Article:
Like other readers, I was eagerly awaiting this prequel to "Treasure Island". However my hopes were destroyed on the reefs of disillusionment once I concluded Chapter 1. Long John Silver's initiation into gratuitous blood letting was disconcerting enough. Mr Drake's unstoppable compulsion to demonstrate his overly fertile knowledge of profanity was the final straw in marring the atmosphere at a time when greater imagination could have engineered a more convincing prequel. It also seems at certain intervals that there was a preoccupation with his main characters' sexual adequacy (or lack of). Such carnal ingredients only debased the story further. I was also appalled by the constant details of Captain Flint's sadism. I am not naive to presume that the age of piracy did not have its dark side, but I have read enough pirate literature to realize that the profane aspects of this practice do not have to be constantly indulged in to get the point across to readers. I wonder how the estate of R.L. Stevenson feels about this book. Personally I do not know what to do about this book- whether to give it to somebody who likes this filth or jettison it. I think I will just have it walk the plank.
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4 of 4 people found the following review helpful By Philip R. Heath TOP 500 REVIEWERVINE VOICE on April 23, 2009
Format: Hardcover Vine Customer Review of Free Product ( What's this? )
Flint and Silver by John Drake is a prequel to Treasure Island by Robert Louis Stevenson. It serves as the backstory for the central figures (John Silver and Joseph Flint) of Stevenson's classic. Trying to add on to a classic is risky business, but Drake manages to do so with a high degree of success. However, Drake's novel is a different style than Stevenson's. While Stevenson wrote for children, Drake's includes violence, language, and sex. So don't expect to read this to your children as a bedtime story.

Drake begins his tale prior to Silver and Flint's becoming acquainted. If a linear plot is a requirement for you, then you should probably skip this one as time skips around significantly from one chapter to the next as a matter of course for about the first half of the book. To help the reader along, though, the author essentially starts each chapter like a captain's log with a date and location so you at least have a reference point starting out.

The story revolves around three main characters: John Silver, Joseph Flint, and the runaway slave girl Selena. We learn about the mighty John Silver who is the last man standing aboard his ship after being attacked by pirates. After taking out six pirates before being surrounded, Captain England decides to offer Silver a chance to join the crew as a "gentleman o' fortune" rather than losing his life. Silver chooses life and begins his life of piracy. Meanwhile, Joseph Flint is on a ship of the English Navy sailing under the command of Captain Springer. However, Flint executes a slowing planned mutiny whereby taking the ship and crew for himself to use for the gathering of other people's riches. In an unlikely turn of events, Silver and his ship come to the rescue of Flint and his crew as they are all but beaten.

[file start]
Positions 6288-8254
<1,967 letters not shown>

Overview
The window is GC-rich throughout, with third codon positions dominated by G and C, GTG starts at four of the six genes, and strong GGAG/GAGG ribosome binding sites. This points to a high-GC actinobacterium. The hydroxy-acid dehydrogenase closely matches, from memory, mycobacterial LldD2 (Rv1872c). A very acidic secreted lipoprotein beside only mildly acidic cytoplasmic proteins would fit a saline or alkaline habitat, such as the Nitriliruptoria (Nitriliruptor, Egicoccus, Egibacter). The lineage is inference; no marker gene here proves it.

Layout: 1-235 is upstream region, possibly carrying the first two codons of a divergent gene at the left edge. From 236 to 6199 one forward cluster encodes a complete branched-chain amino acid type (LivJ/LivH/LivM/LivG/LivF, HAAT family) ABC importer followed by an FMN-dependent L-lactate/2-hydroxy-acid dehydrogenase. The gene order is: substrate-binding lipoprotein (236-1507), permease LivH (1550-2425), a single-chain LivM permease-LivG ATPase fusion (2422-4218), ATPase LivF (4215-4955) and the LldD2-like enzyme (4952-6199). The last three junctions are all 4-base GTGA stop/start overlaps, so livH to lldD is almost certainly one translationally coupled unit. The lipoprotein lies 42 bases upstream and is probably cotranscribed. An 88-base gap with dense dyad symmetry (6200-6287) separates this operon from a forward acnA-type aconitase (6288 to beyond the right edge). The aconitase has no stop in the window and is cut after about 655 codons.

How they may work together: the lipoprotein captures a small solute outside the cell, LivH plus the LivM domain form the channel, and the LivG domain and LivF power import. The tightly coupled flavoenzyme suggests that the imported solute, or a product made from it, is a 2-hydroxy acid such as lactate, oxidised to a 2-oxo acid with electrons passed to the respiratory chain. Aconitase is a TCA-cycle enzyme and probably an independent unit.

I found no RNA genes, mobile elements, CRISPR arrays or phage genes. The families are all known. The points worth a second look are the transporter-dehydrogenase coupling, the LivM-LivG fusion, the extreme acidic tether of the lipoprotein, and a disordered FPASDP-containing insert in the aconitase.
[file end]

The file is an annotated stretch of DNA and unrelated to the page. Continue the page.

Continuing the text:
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2 of 2 people found the following review helpful By Peggy Stone on September 26, 2009
Format: Hardcover
I've actually just increased my rating to five stars, when I initially gave this book four, because my reservations are more than balanced by the author's wonderful ear for language, his ability to create a (mostly) plausible and involving backstory for these immortal characters, and the fact that the more I page through my favorite scenes, the more I think they are worth more stars than five. Reading this book reminded me how much I have always loved "Treasure Island" and drove me back to a re-reading that confirmed that Drake really knows his Stevenson (and also confirmed that the original is even more wonderful than I remembered) and even made me fish out my old VHS of the 1990 "Treasure Island," which makes me deliriously happy. Collectively, I've been obsessed by this story for some weeks now!

I'm too much a landlubber to comment on the author's nautical details, though they ring true based on a lifetime of reading Hornblower novels and biographies of Lord Nelson. His dialogue is really wonderful and didn't strike me as any more "modern" than Stevenson's - in fact, it captured the wonderful flow and color of "pirate" dialect to the point where I almost felt like honoring National Talk Like a Pirate Day. (Honestly, isn't "afore" more melodious than "before"?) Since great dialogue is 90% of writing to me, this pushed the rating way up.

Also, going back to Stevenson, the character of Silver seemed very much in keeping with what he might have been like as a younger man. (And rather astonishing it is to realize that Silver was "only" 50 in "Treasure Island," though of course that seemed old enough when I was 40 years younger myself.